Women Who Have Served in the Cabinet - Alphabetical Order

Women in the Executive Branch of the US Government

Janet Reno
Janet Reno. Getty Images

These thirty women have an unusual distinction: they are the only women who have been US cabinet members, official advisors to the president.  The first woman was appointed to a US cabinet position in 1933, and of all US cabinets in history, about 5% have been women. The first was appointed in 1933.  Both Democratic and Republican presidents have appointed women to these high offices, and their politics, styles and backgrounds are quite varied.

  Meet the women who’ve been US cabinet officials:

Secretary

Position

Served From

Served To

Administration

Madeleine Albright

Secretary of State

January 23, 1997

January 20, 2001

Bill Clinton

Rebecca Blank

Secretary of Commerce: Acting

August 1, 2011

October 21, 2011

Barack Obama

June 11, 2012

June 1, 2013

Barack Obama

Sylvia Mathews Burwell

Secretary of Health and Human Services

June 9, 2014

January 20, 2017

Barack Obama

Elaine Chao

Secretary of Labor

January 20, 2001

January 20, 2009

George W. Bush

Secretary of Transportation

January 31, 2017

Incumbent

Donald Trump

Maria Cino

Secretary of Transportation : Acting

July 7, 2006

September 30, 2006

George W. Bush

Hillary Rodham Clinton

Secretary of State

January 21, 2009

February 1, 2013

Barack Obama

Elisabeth Dee "Betsy" DeVos

Secretary of Education

February 7, 2017

Incumbent

Donald Trump

Elizabeth Dole

Secretary of Transportation

February 7, 1983

September 30, 1987

Ronald Reagan

Secretary of Labor

January 25, 1989

November 23, 1990

George H. W. Bush

Barbara Hackman Franklin

Secretary of Commerce

February 27, 1992

January 20, 1993

George H. W. Bush

Patricia Roberts Harris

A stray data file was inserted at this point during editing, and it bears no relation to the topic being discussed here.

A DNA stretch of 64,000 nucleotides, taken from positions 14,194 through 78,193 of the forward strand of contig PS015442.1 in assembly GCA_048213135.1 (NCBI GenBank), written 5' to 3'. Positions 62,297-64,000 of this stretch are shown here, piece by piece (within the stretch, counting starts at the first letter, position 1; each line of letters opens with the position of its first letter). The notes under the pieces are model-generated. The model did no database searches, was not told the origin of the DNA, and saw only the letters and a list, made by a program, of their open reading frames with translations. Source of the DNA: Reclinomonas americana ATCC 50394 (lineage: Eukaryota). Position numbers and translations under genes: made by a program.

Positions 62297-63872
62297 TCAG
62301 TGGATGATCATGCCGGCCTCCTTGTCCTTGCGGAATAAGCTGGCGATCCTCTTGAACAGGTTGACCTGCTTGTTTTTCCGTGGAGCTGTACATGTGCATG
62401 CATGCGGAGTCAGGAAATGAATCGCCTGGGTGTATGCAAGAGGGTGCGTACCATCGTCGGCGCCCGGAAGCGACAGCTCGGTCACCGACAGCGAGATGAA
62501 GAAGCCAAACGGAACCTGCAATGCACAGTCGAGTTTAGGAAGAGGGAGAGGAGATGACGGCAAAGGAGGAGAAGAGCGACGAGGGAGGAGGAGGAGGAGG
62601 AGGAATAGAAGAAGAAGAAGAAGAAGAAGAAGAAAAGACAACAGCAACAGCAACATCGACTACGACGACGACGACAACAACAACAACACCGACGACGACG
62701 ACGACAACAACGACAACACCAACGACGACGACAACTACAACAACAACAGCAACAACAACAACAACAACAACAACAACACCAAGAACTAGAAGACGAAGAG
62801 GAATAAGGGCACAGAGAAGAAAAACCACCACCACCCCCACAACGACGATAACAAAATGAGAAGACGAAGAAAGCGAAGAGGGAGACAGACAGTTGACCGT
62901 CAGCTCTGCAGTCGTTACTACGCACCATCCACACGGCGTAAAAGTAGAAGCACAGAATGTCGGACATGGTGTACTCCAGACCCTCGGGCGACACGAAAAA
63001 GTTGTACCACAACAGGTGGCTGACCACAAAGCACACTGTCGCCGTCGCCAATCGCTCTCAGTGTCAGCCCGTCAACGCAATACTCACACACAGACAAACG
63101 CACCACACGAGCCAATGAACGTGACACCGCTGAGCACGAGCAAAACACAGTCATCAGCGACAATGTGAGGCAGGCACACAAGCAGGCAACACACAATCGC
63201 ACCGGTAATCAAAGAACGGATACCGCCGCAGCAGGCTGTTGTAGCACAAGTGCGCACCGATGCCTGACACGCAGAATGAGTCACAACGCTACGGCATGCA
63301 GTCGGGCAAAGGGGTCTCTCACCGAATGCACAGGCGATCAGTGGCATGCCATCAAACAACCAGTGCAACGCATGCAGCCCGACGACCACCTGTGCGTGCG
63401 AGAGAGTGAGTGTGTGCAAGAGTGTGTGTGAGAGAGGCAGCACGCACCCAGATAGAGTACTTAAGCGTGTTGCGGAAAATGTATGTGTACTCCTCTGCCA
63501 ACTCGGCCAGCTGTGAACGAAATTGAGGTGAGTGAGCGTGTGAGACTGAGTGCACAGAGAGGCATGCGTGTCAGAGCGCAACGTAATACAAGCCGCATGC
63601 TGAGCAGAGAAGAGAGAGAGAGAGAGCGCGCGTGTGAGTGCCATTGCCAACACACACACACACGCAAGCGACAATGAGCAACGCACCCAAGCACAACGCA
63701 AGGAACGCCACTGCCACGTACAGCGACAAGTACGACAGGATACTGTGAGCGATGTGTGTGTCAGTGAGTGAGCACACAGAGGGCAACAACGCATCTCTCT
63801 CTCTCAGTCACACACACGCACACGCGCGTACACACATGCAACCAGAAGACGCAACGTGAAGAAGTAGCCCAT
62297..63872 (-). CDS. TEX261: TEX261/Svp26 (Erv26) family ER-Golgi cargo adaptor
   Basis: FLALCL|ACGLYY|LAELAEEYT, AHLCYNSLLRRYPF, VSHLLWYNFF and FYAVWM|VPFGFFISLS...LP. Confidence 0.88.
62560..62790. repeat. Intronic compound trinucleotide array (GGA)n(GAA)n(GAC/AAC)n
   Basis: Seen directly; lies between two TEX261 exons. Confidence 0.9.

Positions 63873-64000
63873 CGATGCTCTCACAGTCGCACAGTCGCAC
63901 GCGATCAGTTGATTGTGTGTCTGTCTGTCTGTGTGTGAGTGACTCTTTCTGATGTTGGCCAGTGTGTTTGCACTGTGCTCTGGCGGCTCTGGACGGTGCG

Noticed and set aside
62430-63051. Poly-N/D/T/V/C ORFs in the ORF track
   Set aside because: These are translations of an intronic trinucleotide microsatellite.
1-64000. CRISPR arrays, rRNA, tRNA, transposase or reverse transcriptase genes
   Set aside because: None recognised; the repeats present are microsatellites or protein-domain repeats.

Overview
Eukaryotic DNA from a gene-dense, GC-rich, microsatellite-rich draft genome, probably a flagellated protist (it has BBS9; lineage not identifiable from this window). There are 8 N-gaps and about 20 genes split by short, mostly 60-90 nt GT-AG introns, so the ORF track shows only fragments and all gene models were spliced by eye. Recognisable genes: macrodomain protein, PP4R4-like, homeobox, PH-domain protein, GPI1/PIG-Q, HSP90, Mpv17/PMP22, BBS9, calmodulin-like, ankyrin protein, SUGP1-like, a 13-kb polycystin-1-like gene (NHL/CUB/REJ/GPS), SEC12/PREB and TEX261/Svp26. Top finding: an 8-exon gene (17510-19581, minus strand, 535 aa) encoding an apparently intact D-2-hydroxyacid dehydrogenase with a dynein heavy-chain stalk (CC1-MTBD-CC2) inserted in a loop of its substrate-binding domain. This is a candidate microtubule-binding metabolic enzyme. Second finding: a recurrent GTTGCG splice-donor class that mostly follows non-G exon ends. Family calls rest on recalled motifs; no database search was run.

Secretary of Housing and Urban Development

January 23, 1977

September 10, 1979

Jimmy Carter

Secretary of Health, Education, and Welfare

August 3, 1979

May 4, 1980

Jimmy Carter

Secretary of Health and Human Services

May 4, 1980

January 20, 1981

Jimmy Carter

Margaret Heckler

Secretary of Health and Human Services

March 9, 1983

December 13, 1985

Ronald Reagan

Alexis Herman

Secretary of Labor

May 1, 1997

January 20, 2001

Bill Clinton

Carla Anderson Hills

Secretary of Housing and Urban Development

March 10, 1975

January 20, 1977

Gerald Ford

Oveta Culp Hobby

Secretary of Health, Education, and Welfare

April 11, 1953

July 13, 1955

Dwight D. Eisenhower

Shirley Hufstedler

Secretary of Education

November 30, 1979

January 20, 1981

Jimmy Carter

Sally Jewell

Secretary of the Interior

April 12, 2013

January 20, 2017

Barack Obama

Juanita M. Kreps

Secretary of Commerce

January 23, 1977

October 31, 1979

Jimmy Carter

Loretta Lynch

Attorney General

April 27, 2015

January 20, 2017

Barack Obama

Ann Dore McLaughlin

Secretary of Labor

December 17, 1987

January 20, 1989

Ronald Reagan

Janet Napolitano

Secretary of Homeland Security

January 21, 2009

September 6, 2013

Barack Obama

Gale Norton

Secretary of the Interior

January 31, 2001

March 31, 2006

George W. Bush

Hazel R. O'Leary

Secretary of Energy

January 22, 1993

January 20, 1997

Bill Clinton

Frances Perkins

Secretary of Labor

March 4, 1933

June 30, 1945

Franklin D. Roosevelt

Mary Peters

Secretary of Transportation

October 17, 2006

January 20, 2009

George W. Bush

Penny Pritzker

Secretary of Commerce

June 26, 2013

January 20, 2017

Barack Obama

Janet Reno

Attorney General

March 11, 1993

January 20, 2001

Bill Clinton

Condoleezza Rice

Secretary of State

January 26, 2005

January 20, 2009

George W. Bush

Kathleen Sebelius

Secretary of Health and Human Services

April 28, 2009

June 9, 2014

Barack Obama

Donna Shalala

Secretary of Health and Human Services

January 22, 1993

January 20, 2001

Bill Clinton

Hilda Solis

Secretary of Labor

February 24, 2009

January 22, 2013

Barack Obama

Margaret Spellings

Secretary of Education

January 20, 2005

January 20, 2009

George W. Bush

Ann Veneman

Secretary of Agriculture

January 20, 2001

January 20, 2005

George W. Bush